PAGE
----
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Monday, December 10, 2012

El Torito: love and aggro in the cowyard (1)

It's a peculiar thing that jersey bulls are aggressive little sods, while jersey cows are generally docile. One young bull we called Victor, whose horns had barely grown to full size, laid my father out over a rail on one occasion.

   Victor did not last long. It was not my father's way that any animal, let alone a half-grown jersey bull, should question who was master at Sunny Hills.

   But well before we had Victor, we had a jersey stud bull called El Torito. That's what we named him, and a fine name it was. It also suited his personality, because he would have made a hit in the bullring. Literally. He was agile, fearless and fiery.

   In the course of a couple of years, El Torito sired many fine calves, but his prowess in that sense isn't the subject of this story. It's about his outlets for aggression. We kids were wary of him for good reason; we chose to give him a wide berth, and even Dad kept a sharp eye out for him, particularly when one of El Torito's amiable wives developed a sudden fondness for her lord – one that evolved from biological imperative.

   Actually, why not talk about his lovelife? How many townies know about Love Among the Jerseys in fields of barley [and the cowyard] when you've got one testosterone-charged stud bull and his sixty or so wives it was his duty to tend? This is racy stuff, so I put an appropriate label on it. Parental Guidance. You have been warned.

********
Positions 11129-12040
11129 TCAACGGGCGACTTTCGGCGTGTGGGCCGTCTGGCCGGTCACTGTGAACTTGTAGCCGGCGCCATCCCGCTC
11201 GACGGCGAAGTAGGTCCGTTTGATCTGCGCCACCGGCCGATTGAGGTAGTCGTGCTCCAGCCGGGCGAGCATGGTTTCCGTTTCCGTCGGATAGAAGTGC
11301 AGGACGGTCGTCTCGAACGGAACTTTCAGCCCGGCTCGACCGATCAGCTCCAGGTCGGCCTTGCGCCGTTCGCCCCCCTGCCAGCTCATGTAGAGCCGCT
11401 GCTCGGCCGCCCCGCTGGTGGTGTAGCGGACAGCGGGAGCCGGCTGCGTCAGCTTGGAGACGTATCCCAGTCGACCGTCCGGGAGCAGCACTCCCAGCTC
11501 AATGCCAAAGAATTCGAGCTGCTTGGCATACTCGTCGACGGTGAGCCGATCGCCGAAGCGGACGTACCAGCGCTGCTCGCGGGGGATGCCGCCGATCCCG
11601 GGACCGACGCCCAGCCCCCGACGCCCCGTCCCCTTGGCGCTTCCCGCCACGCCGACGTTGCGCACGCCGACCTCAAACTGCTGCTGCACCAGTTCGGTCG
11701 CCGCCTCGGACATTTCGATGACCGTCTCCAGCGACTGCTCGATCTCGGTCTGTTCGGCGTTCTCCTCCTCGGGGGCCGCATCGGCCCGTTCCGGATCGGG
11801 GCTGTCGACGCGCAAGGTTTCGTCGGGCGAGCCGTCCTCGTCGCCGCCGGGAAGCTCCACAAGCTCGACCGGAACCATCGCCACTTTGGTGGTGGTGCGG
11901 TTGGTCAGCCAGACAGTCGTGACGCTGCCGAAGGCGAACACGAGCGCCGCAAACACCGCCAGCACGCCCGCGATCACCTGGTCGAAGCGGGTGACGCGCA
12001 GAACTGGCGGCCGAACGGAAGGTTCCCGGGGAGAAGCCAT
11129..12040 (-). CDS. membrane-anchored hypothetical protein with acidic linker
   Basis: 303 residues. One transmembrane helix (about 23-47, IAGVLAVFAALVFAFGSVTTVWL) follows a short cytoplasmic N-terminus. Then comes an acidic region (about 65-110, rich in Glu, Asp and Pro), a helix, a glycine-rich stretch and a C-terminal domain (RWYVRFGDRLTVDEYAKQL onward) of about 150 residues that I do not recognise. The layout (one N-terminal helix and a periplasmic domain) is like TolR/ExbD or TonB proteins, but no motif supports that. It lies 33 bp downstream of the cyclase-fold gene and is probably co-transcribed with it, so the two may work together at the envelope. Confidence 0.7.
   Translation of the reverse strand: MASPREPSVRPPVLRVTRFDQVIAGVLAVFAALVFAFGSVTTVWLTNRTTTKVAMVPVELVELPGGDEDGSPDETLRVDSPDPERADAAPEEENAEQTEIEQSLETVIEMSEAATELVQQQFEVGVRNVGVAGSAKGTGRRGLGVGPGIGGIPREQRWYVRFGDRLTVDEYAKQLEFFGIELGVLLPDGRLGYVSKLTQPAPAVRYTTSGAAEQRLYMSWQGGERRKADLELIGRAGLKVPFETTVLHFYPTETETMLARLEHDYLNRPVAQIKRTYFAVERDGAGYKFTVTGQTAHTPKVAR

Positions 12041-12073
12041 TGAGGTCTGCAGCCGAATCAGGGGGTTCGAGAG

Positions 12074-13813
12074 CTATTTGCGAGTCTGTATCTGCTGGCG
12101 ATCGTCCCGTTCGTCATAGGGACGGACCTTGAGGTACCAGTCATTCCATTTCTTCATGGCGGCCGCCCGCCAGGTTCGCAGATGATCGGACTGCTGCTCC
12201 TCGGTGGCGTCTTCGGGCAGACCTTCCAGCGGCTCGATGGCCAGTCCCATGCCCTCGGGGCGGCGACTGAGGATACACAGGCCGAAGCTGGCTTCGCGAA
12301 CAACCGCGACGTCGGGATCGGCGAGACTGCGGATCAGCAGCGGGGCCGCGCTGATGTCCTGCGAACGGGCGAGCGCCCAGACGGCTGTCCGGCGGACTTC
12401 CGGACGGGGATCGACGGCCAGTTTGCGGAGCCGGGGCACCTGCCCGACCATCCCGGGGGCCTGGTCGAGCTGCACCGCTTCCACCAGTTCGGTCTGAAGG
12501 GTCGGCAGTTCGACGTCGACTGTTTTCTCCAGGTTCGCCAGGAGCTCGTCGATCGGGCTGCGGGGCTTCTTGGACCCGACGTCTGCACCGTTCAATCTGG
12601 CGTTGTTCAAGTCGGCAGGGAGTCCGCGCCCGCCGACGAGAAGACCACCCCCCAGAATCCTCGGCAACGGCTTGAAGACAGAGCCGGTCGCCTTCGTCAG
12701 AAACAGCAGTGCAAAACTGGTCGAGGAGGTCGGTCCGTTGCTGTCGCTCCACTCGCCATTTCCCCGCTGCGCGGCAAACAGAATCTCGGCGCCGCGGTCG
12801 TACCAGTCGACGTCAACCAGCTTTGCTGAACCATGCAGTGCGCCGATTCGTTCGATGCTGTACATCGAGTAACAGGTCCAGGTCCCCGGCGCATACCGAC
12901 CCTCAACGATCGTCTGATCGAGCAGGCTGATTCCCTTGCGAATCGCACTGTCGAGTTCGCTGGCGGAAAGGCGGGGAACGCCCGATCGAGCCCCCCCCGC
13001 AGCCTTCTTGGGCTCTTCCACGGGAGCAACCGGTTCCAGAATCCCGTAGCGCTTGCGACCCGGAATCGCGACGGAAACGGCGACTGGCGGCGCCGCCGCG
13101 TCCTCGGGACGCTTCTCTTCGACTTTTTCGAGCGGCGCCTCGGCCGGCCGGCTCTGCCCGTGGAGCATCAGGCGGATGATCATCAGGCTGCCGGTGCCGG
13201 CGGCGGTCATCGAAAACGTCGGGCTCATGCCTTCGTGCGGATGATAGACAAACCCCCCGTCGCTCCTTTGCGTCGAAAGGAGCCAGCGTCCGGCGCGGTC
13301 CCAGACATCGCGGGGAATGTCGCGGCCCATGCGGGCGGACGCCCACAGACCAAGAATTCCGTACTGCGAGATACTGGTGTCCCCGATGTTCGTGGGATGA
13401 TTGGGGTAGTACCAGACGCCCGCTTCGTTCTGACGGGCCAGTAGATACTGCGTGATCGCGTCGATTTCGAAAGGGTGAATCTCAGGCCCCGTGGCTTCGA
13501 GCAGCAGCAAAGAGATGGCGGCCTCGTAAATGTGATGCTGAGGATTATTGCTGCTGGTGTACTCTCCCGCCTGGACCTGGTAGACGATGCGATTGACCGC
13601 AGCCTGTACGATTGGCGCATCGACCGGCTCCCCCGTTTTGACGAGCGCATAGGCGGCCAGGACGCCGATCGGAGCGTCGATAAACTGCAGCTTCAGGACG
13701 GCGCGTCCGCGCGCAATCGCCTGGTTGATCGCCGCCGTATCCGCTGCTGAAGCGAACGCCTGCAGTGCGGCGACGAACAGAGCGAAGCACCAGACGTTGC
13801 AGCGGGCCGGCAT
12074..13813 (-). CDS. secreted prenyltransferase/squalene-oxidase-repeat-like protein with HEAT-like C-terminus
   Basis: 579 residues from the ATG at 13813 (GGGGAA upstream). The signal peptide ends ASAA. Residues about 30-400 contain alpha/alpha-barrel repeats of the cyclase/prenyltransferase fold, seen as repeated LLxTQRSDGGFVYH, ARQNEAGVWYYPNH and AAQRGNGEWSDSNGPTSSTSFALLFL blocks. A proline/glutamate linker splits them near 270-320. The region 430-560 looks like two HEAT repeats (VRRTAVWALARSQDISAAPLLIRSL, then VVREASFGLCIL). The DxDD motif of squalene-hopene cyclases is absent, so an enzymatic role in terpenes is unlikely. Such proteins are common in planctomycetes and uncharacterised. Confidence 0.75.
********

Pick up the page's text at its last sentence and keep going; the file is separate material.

Townies wouldn't know it, but cows fall in love. Briefly, admittedly – but I'll come to that, now I have the attention of the romantics among you. Sometimes it’s the cow that decides to hang around the bull, but usually it's when the cow is performing the erotic art of urination that the bull suspects something, especially if he happens to be downwind of the lady. It's in the air. It gets his attention.

   If she's still in the erotic act by the time he gets close enough, he does a spot ovulation test. I'm serious. Any dairy farm kid has seen this performed hundreds of times, though the whole thing puzzled us deeply when we witnessed it at a tender age. While the tap is still running as it were and puts his nose under the sample issuing forth. Then, his nostrils dripping, he moves his head back and upwards from the golden stream, and does this strange wrinkle-up-the-nose thing for a few seconds. You'd swear he was looking displeased. It's usually not the case at all.

   Something in the wrinkling-the-nose process tells him she's ready. Hot to trot as it were. In season. They fall in love instantly – don't let anyone ever tell you love at first...smell... isn't possible. There's a brief honeymoon of some two or three days (I'll spare you the Fifty Shades details) but we observed in awe as our parents looked sheepishly uncomfortable, watching us watch in the milking yards what was being enacted before those childish eyes.

   Another ovulation test with just as much nose-wrinkling after a day or two of these lustily amorous sessions presaged what may appear to be a sad story. The honeymoon was over. The lovesick bulling and mooing of the past days ceased, particularly if a whiff from another direction indicated to El Torito that love as a unit of production had to be shared around a bit.